Science structure enters third phase of construction


Cindy Pantoja / The Advocate

Work on the construction site for the new Science Complex remains at a standstill awaiting the rainy season.

By Wanda Gonzalez, Advocate Staff

After months of enduring dust and limited campus access, the new state-of-the-art $68 million Science Complex project is pushing full speed ahead toward its construction stage.

Buildings and Grounds Manager Bruce King said the first two stages are finished, which included the demolition of the old building and getting the foundation ready by leveling the dirt and bringing in utilities.

They’ve already awarded the construction contract and have been given the approval to proceed with construction.

BHM Construction is set to start sometime this month, but since the rainy season is approaching, there may be some delays.

If there are no major delays, the building should be completed by 2022.

King also said the science departments are great departments but have the oldest buildings on campus, so it’ll be nice for them to have a better facility.

Students and professors are eagerly waiting for the new and expanded space.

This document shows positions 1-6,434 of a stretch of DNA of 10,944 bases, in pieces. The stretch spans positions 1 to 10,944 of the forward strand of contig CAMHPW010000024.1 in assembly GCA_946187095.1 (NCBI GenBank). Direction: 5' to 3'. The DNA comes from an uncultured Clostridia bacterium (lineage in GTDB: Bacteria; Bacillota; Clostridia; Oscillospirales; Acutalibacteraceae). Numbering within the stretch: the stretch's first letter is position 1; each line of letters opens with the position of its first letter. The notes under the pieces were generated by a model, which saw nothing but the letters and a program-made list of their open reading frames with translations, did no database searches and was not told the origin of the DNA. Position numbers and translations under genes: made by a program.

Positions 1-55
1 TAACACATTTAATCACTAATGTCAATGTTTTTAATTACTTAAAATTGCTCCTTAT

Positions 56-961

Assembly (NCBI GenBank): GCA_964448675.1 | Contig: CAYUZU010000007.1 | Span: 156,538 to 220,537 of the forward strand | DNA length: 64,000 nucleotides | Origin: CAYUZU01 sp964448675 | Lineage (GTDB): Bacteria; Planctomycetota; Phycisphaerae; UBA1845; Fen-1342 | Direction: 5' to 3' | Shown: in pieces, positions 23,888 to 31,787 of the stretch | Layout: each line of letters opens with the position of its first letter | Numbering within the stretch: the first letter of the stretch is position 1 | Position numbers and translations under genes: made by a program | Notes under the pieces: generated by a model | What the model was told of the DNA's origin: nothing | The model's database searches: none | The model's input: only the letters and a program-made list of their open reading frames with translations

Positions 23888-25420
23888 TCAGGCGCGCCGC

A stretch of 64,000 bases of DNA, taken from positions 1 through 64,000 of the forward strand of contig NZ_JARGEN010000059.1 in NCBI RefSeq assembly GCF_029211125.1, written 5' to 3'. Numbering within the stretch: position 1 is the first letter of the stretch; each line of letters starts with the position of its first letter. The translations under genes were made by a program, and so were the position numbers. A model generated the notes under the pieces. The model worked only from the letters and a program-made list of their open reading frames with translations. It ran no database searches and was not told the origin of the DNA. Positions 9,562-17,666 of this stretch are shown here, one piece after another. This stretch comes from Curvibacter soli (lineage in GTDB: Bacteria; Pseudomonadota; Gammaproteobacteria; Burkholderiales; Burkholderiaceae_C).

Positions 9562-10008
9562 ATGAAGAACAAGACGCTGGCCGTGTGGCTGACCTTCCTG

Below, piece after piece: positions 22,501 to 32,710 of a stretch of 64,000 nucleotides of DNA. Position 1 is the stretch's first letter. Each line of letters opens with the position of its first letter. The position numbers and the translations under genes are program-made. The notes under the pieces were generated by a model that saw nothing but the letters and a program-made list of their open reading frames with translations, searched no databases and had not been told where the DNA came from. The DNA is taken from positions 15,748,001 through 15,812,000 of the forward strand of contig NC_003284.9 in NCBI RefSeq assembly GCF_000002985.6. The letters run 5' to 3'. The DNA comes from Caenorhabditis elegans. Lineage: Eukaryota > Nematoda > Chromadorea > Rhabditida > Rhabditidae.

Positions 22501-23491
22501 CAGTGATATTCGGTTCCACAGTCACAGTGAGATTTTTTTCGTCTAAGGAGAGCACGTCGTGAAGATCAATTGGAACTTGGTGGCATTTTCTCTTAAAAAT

Chemistry lab coordinator Akwoung Saechao said they’ve been needing a new building for years.

Saechao said the Physical Science Building which houses the chemistry classes doesn’t comply with modern safety standards.

The fume hoods are old and not chemical resistant; there’s only one room with a hood sash, which is necessary when making chemical reactions; there is no stockroom; and there is no air conditioning.

He said the current building is falling apart, and that the new building will fix all their problems.

Many students and teachers said they feel the construction is taking too long.

Stephany Martinez, a chemical engineering major, said the construction is taking forever.

“I want to see it, but I don’t think I’ll be here by the time they finish it,” Martinez said.

The current science buildings are outdated, so this new building will definitely give the campus a better feel, she said.

Biology major Marissa Tran said she’s looking forward to more tables in the classrooms and more rest rooms.

“There are only three stalls, while other bathrooms have like 10,” Tran said.

The astronomy, engineering, physics, chemistry and biology departments will be housed in the new science complex.

Chemistry co-chair Leslie Alexander said she’s excited to for all the science departments to be together in one building.